In between drinks and hangovers, I worked with an art director friend to help him produce a couple of campaigns for his clients. At last, I was working as a copywriter–and it felt right. In payment, my friend agreed to art direct my portfolio of yore. Instead of just dusting off my 4 year old comps, I revisited and completely redid each each campaign. I also wrote body copy for each, which had not been a part of the original assignments. In addition to hopefully being good for my career, this was a valuable distraction from that bottle of vodka sitting in my freezer. Eventually, unfortunately later rather than sooner, I curtailed my drinking and got serious about my life. I had a full portfolio, which included both real work, as well as, spec campaign assignments from my class.

So, to review, I am now single, relatively sober, and searching for a job. The economy sucks, and along with most other industries, ad agencies are laying off people left and right. I’m trying to change horse mid-stream, which, as the saying goes, one should never do. And, because the industry I’m trying to enter depends exclusively on my talent and creativity and ability to compose text that can make people gasp or change their minds or buy something they don’t need, I am filled with a constant dread and self-doubt that my abilities are not enough and that I will fail. I have friends who are filled with certainty that they are fantastic at whatever creative endeavor they undertake. Whether or not this is true, they seem to believe it, and perhaps that’s half the battle–fake it till you make it. Or, maybe their absolute belief manages to blind their potential critics into believing, as well.

Regardless, through a daily scouring of Craigslist, Jobster, Monster, et al, I’ve managed to find and apply to 7 or 8 jobs whose requirements I meet. Also, merely as a favor and to add to my portfolio, I’ve started to help another friend pro-bono whenever his firm has a project that requires any copy. Sadly, everyday there are numerous jobs advertised looking for Senior this or Director of that, which I am obviously unqualified for. Equally depressing are the numerous unpaid internships I see, which, I’d like to believe I am vastly overqualified for. Then there’s me, stuck in the middle. I haven’t gotten quite desperate enough yet to apply for an internship–The Chandler Bing method off breaking into copywriting. As much as I love Ol’ Chandler, I’m not sure, if at 34, my ego or my soul could really take dropping back down that many rungs. As it is, I’ve started to widen my net and apply for jobs that aren’t even in advertising, just general writing jobs, a marketing company, even a sheet metal supply catalog. I guess whatever it takes to get me back into the market. So, for the time being and hopefully not much more, I’ll sit at my friend’s coffee shop, like I am right now, and continue to search for that elusive job. And, I guess the way blogging works is I continue to write about what’s going on in my world. Actually, I’m giving this to my friend, who has started her blog about being unemployed and her experiences. I’m not even sure if this is how a blog is supposed to read, if it should be this long, or filled with this much background. I’m entering new territory, be gentle.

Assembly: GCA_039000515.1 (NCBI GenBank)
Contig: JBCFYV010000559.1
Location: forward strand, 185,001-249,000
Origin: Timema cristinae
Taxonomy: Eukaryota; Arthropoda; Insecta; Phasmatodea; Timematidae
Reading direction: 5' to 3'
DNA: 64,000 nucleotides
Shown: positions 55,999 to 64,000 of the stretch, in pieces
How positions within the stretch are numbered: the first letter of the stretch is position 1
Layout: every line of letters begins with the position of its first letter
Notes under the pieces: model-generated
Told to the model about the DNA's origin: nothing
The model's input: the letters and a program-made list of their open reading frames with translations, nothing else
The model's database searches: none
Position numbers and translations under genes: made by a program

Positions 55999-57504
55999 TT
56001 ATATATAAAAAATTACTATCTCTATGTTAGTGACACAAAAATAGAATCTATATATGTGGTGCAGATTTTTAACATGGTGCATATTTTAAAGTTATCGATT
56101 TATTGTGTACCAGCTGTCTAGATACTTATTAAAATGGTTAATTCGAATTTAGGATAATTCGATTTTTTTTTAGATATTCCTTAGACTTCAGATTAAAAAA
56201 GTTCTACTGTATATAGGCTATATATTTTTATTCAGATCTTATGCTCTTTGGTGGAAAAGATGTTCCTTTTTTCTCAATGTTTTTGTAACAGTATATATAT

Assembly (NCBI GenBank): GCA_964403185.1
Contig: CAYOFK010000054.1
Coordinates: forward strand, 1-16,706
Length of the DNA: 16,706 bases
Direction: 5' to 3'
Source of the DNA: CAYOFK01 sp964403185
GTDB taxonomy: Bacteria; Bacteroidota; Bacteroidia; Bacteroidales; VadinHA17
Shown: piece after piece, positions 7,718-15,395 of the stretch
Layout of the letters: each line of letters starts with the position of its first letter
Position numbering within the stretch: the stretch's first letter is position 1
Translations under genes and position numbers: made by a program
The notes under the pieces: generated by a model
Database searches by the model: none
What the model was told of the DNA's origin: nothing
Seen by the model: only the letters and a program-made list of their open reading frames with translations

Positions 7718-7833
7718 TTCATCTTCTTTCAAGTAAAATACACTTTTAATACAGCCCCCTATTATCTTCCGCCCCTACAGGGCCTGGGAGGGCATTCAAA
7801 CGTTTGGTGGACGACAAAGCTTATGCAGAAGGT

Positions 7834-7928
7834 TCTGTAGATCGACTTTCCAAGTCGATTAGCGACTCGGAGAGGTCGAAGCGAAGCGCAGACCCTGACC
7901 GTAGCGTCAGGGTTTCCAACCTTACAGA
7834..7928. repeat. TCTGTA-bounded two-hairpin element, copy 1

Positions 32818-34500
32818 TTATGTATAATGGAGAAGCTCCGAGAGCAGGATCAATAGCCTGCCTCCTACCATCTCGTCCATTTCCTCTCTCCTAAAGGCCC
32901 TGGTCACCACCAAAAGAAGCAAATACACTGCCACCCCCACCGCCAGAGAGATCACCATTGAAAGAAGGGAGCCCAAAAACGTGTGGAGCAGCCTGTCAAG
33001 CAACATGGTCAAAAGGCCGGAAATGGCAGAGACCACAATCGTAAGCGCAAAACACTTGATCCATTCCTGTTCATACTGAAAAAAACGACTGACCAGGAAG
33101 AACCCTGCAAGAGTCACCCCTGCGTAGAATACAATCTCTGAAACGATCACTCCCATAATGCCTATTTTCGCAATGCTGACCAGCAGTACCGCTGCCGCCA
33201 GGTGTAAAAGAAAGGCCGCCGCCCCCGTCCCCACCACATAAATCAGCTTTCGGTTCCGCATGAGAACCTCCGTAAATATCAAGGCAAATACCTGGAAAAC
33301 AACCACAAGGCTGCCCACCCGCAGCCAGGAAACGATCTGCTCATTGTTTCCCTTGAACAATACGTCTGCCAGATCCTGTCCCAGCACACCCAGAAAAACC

Here's an update M sent me this afternoon:

I just re-read the post I submitted yesterday, and am a little shocked by my frankness. Apparently anonymity has its rewards. (Note to self, do not let Mom read this blog). Anyway, enough with the morbid, today I’m all about the positive. Last night I, and a friend who is a web designer, updated my web site. He had originally helped me create it, and it was actually very professional and may have helped me land some jobs back in the day, but now it was 8 years out of date and pre-dated my recent foray into copywriting. I was beginning to worry that it could have been slowing down or even hurting my current job search–if people checked it, they’d get an entirely wrong impression of who I was and what I was looking for. So last night, until about 4 this morning, we took down the old site and created a new one that focused on just my creative portfolio. It came out great, and is actually more than I had hoped for. I’d give out the address here, but there’s that whole anonymity thing I got going. Anyway, hopefully it’ll bring this arduous and unfulfilling job search process to a quick and well-paying end. I’ll let you know how it all goes.

1 comment:

  1. I recently came accross your blog and have been reading along. I thought I would leave my first comment. I dont know what to say except that I have enjoyed reading. Nice blog. I will keep visiting this blog very often.